Trump's Chinese tariffs are screwing Michigan's farmers

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Michigan farmers are among those hit the hardest by Trump's trade war with China, the state's industry leaders say.

They're voicing concerns about the state's inability to sell pork, soybeans, and other products to China, which is jeopardizing farmers' operations, The Detroit Free Press reports.



"The noose is getting tighter," said Jim Byrum, president of the Michigan Agri-Business Association, at a recent news conference. "We have lost market opportunities. We're not shipping soybeans around the world like we normally would. We're not shipping them to China. China was our biggest soybean consumer, and they're not moving."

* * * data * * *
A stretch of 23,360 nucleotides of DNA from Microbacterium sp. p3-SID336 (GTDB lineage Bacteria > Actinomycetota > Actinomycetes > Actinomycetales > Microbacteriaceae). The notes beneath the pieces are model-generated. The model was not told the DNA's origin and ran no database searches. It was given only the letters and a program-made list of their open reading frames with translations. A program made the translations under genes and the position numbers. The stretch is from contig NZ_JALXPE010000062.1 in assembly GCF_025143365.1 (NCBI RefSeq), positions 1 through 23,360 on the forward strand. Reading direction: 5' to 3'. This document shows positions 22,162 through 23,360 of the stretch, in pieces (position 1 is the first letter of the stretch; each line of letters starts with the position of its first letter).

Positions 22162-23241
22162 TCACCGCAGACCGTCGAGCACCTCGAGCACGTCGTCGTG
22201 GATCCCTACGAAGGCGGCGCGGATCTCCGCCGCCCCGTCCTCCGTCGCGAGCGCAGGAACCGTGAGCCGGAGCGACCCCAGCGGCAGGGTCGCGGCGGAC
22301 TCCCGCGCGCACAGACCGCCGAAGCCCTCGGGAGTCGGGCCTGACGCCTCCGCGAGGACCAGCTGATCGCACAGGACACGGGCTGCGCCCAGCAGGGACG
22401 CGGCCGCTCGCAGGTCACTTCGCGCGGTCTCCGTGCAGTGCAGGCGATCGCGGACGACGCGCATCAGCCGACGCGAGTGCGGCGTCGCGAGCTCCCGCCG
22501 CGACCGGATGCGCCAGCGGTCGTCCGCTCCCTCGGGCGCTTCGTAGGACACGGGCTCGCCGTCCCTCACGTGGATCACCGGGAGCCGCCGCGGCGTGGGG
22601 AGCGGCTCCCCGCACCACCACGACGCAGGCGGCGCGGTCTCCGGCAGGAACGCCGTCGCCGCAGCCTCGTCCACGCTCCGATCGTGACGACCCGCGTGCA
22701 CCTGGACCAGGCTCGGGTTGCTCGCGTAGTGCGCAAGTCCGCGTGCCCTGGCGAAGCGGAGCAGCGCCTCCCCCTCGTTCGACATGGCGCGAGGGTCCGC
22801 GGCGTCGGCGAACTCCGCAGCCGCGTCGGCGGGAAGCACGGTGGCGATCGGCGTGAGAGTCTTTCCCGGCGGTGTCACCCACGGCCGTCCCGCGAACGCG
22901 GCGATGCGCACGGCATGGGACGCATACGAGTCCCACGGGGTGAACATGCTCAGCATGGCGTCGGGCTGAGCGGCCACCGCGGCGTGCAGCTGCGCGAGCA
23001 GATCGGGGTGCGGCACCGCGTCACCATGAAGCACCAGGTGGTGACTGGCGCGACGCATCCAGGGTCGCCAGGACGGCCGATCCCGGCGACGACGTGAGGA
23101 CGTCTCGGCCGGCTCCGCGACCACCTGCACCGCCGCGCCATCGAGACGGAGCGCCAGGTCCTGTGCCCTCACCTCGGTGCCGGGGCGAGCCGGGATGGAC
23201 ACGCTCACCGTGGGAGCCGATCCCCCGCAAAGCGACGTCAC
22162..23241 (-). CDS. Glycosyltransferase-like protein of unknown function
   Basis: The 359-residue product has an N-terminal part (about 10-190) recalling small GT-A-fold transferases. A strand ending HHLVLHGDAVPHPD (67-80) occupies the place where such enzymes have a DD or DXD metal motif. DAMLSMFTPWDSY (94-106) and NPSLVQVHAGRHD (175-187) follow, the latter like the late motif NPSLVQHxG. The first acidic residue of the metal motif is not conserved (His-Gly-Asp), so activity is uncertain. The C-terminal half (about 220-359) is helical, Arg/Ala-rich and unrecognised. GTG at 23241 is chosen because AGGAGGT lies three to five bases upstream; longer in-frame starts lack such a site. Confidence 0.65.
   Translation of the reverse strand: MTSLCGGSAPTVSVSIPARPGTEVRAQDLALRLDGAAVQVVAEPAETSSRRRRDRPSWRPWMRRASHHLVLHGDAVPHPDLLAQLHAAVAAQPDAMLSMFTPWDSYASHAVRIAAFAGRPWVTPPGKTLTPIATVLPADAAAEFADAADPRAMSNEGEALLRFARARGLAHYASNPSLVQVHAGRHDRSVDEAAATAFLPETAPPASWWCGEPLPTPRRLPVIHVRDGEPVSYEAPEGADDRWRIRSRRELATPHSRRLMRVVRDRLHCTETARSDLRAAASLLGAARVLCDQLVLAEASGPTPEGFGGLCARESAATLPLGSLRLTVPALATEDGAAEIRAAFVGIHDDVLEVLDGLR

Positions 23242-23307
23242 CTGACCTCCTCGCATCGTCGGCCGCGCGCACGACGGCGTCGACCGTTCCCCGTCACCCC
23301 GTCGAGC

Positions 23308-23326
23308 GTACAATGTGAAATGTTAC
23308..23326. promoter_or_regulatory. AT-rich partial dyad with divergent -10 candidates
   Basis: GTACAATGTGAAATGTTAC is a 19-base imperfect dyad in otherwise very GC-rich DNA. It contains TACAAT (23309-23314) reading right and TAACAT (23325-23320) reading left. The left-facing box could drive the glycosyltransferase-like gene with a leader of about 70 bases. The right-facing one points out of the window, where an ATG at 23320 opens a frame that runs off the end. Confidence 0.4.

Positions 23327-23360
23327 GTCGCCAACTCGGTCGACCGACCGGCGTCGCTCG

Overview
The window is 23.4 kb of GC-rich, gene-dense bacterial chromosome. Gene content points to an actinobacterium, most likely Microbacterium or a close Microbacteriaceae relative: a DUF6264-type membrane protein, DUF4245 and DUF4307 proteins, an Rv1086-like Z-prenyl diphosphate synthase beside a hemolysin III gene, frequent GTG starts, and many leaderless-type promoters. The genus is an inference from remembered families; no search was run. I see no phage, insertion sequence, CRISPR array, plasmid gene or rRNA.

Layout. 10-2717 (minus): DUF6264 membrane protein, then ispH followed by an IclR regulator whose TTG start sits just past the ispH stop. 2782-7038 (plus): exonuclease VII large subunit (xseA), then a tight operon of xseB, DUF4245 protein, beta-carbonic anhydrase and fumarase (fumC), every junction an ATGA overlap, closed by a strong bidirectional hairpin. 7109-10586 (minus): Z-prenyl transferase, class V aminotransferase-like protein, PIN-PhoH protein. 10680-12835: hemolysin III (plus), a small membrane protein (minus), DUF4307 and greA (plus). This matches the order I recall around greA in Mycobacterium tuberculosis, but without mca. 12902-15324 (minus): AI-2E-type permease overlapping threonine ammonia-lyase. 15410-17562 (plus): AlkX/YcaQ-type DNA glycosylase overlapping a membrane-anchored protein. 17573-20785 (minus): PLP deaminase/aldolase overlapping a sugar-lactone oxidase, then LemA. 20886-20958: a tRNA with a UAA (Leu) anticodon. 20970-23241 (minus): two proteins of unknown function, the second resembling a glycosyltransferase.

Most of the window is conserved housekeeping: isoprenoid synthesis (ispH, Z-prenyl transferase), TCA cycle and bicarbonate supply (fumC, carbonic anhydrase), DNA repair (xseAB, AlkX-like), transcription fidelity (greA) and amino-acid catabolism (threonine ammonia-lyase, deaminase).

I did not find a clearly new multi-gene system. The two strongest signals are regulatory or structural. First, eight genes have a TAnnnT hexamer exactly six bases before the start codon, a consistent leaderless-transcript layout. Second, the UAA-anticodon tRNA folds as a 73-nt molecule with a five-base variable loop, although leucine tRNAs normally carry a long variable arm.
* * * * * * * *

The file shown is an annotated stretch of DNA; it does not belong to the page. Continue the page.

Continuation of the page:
Kathy Maurer, financial and international marketing director for the Michigan Soybean Association, told the Free Press, "China is our largest customer" and "we are now currently in a fight for the family farm."



China is hitting U.S. exports with $60 billion in tariffs in response to Trump hitting Chinese-made goods with $200 billion in tariffs. The U.S. is planning another $325 billion in tariffs, which means nearly everything imported from China will be subject to a levy.

Michigan's agricultural industry went for Trump over Hillary Clinton by about a two-to-one margin in 2016. That was a head-scratcher to those of us who predicted Trump's policies would screw Michigan farmers in just this way.

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